February 14, 2007 | Comments ()

By Seth Freilich | TV | February 14, 2007 |


Every year, I seem to discover a couple of gems over on BBC America, both new and old. Last year’s British gems, for me, were “Rocket Man,” “Ed vs. Spencer,” and “Spaced.” This Saturday, BBC America starts airing the first of its 2007 Brit gems, “The State Within.”

Imagine that you’re a BBC producer, and your boss comes in and says, “Right guv’nor, we need a version of ‘24,’ because the Yanks seem to eat that bloody show up. We want you to put this together jointly with BBC America, so we can market it on both sides of the pond. What’ve you got?” In responding, you might put together a laundry-list of what the British “24” would need: No real-time, as that’s a typical American one-trick pony; terrorism, obviously; a lot of domestic and foreign politics; the military complex; the British Embassy (because it probably needs to be set in the U.S. for marketability to the Americans, so this is the best way to work in some proper British folk); moles; assassinations; secret agencies; a touch of preachy moral platitudes; a lot of dead bodies; and last, but most important, a lot less action and a lot more talking.

I think you can guess where I’m going here — this list is exactly what you’ve got with “The State Within,” a complex six-hour tale of terrorism and international politics set mostly in Washington, D.C. The show starts off in typical “24” fashion, with a terrorist-induced bloodbath — a British Muslim extremist blows up a plane heading from D.C. to London, just after take-off, leading to much wreckage strewn across a D.C. freeway. This strains what is already, in the show’s universe, a slightly rocky relationship between the United States and England, which plants Sir Mark Brydon, England’s D.C. ambassador, squarely in the middle of the muck.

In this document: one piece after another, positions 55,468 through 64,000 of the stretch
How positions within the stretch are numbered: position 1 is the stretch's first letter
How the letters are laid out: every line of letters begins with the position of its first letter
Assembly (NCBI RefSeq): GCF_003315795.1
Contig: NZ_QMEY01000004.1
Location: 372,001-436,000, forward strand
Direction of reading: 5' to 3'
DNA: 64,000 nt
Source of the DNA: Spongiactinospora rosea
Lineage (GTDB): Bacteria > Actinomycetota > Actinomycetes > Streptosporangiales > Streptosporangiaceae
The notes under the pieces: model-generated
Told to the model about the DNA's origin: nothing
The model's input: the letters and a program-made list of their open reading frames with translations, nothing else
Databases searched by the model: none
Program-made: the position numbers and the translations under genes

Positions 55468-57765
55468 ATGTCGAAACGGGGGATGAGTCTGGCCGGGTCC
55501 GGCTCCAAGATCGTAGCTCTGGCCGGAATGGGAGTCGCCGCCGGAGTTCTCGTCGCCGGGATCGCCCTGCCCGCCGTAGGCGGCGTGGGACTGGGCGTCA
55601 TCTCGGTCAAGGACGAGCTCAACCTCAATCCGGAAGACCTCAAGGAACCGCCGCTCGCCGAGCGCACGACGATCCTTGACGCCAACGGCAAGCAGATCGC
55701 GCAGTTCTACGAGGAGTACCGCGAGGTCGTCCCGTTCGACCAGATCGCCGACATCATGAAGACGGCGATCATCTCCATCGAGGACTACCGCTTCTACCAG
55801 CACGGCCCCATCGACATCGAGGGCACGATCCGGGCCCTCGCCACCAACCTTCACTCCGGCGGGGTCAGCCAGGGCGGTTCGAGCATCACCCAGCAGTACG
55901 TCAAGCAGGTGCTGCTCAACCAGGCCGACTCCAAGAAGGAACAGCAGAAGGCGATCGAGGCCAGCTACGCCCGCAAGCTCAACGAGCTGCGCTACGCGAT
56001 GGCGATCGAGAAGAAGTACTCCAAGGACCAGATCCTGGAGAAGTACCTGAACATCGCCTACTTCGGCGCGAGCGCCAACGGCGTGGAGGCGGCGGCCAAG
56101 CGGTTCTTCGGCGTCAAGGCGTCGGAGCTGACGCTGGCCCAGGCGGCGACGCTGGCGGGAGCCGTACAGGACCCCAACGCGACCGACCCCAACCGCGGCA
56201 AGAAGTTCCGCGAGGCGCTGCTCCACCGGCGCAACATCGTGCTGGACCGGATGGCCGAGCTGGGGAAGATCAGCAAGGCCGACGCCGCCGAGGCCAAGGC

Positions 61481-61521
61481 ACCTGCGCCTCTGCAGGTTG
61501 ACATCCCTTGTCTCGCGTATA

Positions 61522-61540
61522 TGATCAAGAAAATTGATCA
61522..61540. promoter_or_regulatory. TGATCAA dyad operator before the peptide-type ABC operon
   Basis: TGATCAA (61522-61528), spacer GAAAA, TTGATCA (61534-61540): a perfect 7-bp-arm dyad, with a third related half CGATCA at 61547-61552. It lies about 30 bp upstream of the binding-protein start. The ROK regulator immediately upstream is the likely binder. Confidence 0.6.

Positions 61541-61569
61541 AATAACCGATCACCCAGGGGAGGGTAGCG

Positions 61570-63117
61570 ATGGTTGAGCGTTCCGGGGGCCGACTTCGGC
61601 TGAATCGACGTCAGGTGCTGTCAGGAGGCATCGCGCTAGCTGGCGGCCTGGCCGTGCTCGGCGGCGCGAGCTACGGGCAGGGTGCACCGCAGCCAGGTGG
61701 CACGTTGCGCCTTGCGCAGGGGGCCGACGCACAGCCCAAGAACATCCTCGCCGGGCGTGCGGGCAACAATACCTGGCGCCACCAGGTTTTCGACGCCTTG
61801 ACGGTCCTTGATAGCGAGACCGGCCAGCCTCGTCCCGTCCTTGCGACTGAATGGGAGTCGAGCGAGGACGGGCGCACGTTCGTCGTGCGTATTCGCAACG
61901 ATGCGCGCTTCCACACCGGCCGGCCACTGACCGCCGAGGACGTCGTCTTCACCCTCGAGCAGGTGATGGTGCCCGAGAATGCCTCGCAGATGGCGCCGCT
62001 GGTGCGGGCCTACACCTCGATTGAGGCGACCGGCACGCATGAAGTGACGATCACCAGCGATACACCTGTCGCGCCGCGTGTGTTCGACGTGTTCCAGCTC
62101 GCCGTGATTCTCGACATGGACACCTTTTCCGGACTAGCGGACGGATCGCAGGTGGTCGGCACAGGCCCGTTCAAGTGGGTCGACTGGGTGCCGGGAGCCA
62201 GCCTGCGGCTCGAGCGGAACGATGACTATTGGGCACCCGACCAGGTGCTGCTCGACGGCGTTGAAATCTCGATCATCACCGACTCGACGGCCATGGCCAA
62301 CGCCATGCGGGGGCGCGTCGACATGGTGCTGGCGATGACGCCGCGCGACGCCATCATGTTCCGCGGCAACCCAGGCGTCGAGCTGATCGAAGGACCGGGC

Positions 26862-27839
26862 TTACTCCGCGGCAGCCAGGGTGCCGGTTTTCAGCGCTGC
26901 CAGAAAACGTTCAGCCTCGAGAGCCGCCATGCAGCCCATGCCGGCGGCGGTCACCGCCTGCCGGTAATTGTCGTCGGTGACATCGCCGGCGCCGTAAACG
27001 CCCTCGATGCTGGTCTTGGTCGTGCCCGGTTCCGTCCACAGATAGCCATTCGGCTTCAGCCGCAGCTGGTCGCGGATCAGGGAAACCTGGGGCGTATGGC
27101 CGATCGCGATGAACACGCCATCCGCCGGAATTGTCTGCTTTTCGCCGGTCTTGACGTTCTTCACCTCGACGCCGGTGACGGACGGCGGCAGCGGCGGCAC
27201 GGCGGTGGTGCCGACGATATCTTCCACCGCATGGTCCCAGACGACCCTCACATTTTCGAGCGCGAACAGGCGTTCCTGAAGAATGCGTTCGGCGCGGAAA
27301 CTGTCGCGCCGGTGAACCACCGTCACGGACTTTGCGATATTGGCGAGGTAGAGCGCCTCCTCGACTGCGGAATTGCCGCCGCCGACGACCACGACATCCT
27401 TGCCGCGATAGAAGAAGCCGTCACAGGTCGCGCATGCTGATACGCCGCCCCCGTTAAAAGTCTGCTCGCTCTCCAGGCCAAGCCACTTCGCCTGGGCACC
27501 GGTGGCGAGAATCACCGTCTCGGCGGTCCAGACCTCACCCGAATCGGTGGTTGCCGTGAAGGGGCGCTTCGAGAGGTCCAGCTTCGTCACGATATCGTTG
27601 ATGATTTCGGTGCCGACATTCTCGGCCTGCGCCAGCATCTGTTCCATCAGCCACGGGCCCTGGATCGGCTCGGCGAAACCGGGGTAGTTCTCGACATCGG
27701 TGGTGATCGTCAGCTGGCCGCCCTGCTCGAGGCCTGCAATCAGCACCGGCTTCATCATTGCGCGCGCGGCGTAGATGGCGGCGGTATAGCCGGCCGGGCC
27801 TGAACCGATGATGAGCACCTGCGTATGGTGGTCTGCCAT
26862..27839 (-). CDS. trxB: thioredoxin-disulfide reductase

Sir Mark is not another Jack Bauer. He does get to see a little action here and there, but he’s not a badass — he’s a diplomat, a political creature. As he himself notes later in the series, political machinations and wrangling are what he does best. In the fallout of the plane’s explosion, Sir Mark finds himself suddenly embroiled in a complete web of shit, largely revolving around Tyrgyztan (a fictional former Soviet state just north of Afghanistan). This web of shit leads Sir Mark, among other places, to the West Wing and the Defense Department, where he must have extensive dealings with Lynn Warner, the Secretary of Defense. (Warner is the highest-ranking U.S. official portrayed in the show, which goes out of its way to make both the President and the British Prime Minister oft-referred-to people whom we never actually see, bodiless entities aware of and overseeing everything but never directly involved in a hands-on fashion.)